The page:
Where can I download an Opera 10.50 rpm or deb?
Thursday, January 21, 2010 9:07:48 AM
Before I proceed, let me say that we hoped the above statement would be enough to put people off from asking about this too much, as we didn't want to fill up that post with a long winded explanation. However it seems that it didn't put everyone off as some users want .rpm and .deb packages of a pre-alpha browser that would entirely replace their stable browser. Indeed, I have seen such requests in comments in that blog post, in 'bug reports' (despite not being a bug, since it is a known and highlighted issue) and also in the referral links in the logs of my blog (where users have used searches such as "download Opera 10.50 rpm or deb" and arrived at my blog).
So what is the other reason that we don't provide .rpm or .deb packages for 10.50? In essence it is really simple. There are no .rpm or .deb packages for 10.50, or to be more accurate no usable packages. Since the packages don't exist we can't really provide them to you.
Long winded explanation:
This obviously begs the question, "Huh, why aren't there packages!?". Like several key parts of Evenes, the Linux packages are being rewritten from the ground up. This will mean better packages, with cleaner post-install and pre-uninstall scripts. They will fix several minor issues and have benefits for our internal build system. Whilst early versions of the new packages have been produced a few things have yet to be completed and further testing needs to be done. There is little point putting out unfinished packages that have not been fully tested. Any problems with packaging and installation have the possibility to wreak havoc with the system by wiping out files and/or leaving things behind on uninstall.
So what about the old packages, couldn't we stick Evenes (10.50) in the old Peregrine (10.00 -> 10.20) packages and supply those? Sure, we could and such packages have been produced (our build system rolls them out automatically by default for now). However, there are problems with using these packages for Evenes. The most obvious being that they have a Qt dependency. Providing such packages publicly would only lead to confusion about our plans and many users wouldn't know how to install them on systems without also installing Qt. We could tweak the old packages slightly but this still requires some work to integrate the tweaks with our build system and do basic testing. This is essentially a waste of time given other more serious bugs we have to fix, and more importantly the fact that these packages will be replaced shortly.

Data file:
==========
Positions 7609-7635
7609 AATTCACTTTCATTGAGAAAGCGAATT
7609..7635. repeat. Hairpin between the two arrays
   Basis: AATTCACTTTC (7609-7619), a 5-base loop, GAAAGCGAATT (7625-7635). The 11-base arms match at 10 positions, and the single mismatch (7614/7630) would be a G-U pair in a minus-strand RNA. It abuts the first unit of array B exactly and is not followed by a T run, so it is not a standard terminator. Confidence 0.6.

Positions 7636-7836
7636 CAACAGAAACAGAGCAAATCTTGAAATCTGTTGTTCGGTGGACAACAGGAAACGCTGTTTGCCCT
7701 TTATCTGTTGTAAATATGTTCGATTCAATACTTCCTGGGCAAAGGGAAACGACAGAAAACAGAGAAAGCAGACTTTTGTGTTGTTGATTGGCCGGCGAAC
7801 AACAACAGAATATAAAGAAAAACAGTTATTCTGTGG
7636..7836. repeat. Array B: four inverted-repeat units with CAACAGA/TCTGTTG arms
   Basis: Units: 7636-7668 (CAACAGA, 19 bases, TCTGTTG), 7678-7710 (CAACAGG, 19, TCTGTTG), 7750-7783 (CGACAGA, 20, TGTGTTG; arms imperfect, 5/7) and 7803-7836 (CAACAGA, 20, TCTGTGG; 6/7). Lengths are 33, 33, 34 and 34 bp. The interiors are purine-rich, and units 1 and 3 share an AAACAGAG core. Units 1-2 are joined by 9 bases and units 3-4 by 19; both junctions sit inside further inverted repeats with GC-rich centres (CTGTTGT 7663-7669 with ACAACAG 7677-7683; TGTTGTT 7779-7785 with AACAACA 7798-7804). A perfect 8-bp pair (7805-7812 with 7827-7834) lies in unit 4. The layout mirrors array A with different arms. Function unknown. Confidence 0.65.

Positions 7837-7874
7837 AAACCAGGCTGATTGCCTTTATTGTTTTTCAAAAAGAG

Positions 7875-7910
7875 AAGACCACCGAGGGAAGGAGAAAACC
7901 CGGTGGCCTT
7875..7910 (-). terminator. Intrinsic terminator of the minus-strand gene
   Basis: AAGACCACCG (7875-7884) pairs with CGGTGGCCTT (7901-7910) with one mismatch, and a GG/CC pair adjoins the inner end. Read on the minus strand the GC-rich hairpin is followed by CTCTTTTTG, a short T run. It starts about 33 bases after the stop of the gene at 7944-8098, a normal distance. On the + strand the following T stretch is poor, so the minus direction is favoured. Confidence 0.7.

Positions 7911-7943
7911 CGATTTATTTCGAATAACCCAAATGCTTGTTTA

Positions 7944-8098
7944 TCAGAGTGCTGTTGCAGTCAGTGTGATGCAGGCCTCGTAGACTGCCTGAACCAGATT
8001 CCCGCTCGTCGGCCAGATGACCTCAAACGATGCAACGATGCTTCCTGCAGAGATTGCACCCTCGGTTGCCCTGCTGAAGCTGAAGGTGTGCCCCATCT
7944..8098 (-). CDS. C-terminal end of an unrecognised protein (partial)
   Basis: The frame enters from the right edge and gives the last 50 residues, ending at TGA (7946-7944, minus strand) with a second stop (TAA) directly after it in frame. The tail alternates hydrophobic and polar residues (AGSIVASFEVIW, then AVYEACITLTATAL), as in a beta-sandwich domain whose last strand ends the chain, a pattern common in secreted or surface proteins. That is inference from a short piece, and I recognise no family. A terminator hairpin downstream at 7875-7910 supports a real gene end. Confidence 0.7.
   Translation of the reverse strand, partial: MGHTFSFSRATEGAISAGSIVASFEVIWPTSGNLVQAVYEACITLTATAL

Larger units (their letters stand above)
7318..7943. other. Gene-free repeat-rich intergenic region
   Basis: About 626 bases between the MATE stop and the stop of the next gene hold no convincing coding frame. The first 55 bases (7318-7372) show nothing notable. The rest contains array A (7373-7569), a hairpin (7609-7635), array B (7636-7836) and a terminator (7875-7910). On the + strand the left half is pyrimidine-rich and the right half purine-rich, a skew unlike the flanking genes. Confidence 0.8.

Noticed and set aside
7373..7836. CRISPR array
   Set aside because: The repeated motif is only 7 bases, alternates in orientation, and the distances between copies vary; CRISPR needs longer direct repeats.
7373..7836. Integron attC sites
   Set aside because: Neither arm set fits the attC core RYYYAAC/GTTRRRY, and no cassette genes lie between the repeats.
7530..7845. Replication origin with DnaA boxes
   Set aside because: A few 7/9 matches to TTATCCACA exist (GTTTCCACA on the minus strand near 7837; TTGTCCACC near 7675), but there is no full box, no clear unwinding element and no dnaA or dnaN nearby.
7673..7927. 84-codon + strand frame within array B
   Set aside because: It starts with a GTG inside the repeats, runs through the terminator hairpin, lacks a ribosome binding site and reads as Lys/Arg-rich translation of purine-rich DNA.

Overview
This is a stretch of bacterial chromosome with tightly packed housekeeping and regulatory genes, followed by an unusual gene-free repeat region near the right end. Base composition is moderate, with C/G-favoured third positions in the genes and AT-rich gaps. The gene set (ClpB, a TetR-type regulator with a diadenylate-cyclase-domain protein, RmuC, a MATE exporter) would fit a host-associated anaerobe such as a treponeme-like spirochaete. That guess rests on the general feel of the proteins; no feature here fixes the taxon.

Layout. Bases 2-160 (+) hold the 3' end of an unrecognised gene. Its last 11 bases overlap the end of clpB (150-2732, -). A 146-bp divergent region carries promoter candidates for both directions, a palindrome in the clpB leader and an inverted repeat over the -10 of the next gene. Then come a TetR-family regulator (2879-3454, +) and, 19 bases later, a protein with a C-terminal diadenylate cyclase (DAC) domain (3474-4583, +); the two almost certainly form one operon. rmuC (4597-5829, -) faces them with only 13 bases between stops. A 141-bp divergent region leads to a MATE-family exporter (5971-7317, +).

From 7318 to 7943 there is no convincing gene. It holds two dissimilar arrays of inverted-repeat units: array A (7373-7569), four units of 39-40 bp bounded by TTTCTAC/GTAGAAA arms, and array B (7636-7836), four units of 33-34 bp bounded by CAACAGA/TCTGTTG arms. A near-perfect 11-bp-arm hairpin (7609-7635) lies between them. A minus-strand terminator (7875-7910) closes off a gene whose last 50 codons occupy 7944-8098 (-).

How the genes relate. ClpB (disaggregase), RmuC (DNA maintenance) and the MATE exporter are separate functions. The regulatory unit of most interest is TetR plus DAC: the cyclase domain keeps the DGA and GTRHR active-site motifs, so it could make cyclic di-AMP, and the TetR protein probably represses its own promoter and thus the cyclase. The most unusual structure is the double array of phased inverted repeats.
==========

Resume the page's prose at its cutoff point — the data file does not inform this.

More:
Actually, the one package that has been supplied so far (the New Year's build) is just the old style Peregrine tarball with a few quick tweaks done manually just before upload, i.e. removing Qt references and deleting 'install.sh'.
Why delete 'install.sh'? Because it has one of the issues that we want to fix for Evenes (that I alluded to earlier in this posting), specifically it lacks any uninstaller. Again this might raise eyebrows amongst some of our users, so I will explain. When install.sh was first created the lack of uninstaller was not deemed to be a major issue. It was, and arguably still is, fairly common for such install scripts to lack an uninstaller. This might seem odd but you have to consider who installs the tarball packages or how else they are used. Most users (and certainly the overwhelming majority of new users) would never install Opera via the tarball packages. They tend to be used either by more technical users directly or for repackaging Opera into another package format (manually or via Arch/PKGBUILDS, Gentoo/ebuilds, Slackware/Slackbuilds, etc. scripts). In the first case technical users often install to alternative locations (making removal very easy) or even when installed to the standard location, removal is possible if they pay attention to where files are placed (this information is echoed back on install). In the latter case (repackaging) an uninstaller is not needed as Opera can be uninstalled by a distro's native package manager.
This brings me back to why we deleted the 'install.sh' for the New Year's build. There was a concern that some users, particularly less experienced users (who would not normally bother with install.sh), might think that they have to 'install' Opera to try out Evenes. If such users where to use install.sh directly they could potentially end up with a version of Opera that not only replaced their main install but that they also had trouble removing later. Hence I hope you will agree it is better to cause a minor inconvenience to our more technical users than to potentially break many less experienced users setups.
Hopefully, this rather long post better explains why we only offered the packages we did for New Years. With regards to the future, for the next few UNIX snapshots the situation will likely be the same, we'll only be releasing non-installable tarball packages. We will have .rpm and .deb packages back long before Evenes actually releases but currently the priority is to get some of the more obvious key functionality working better, e.g. native skinning, drag and drop, fonts, etc.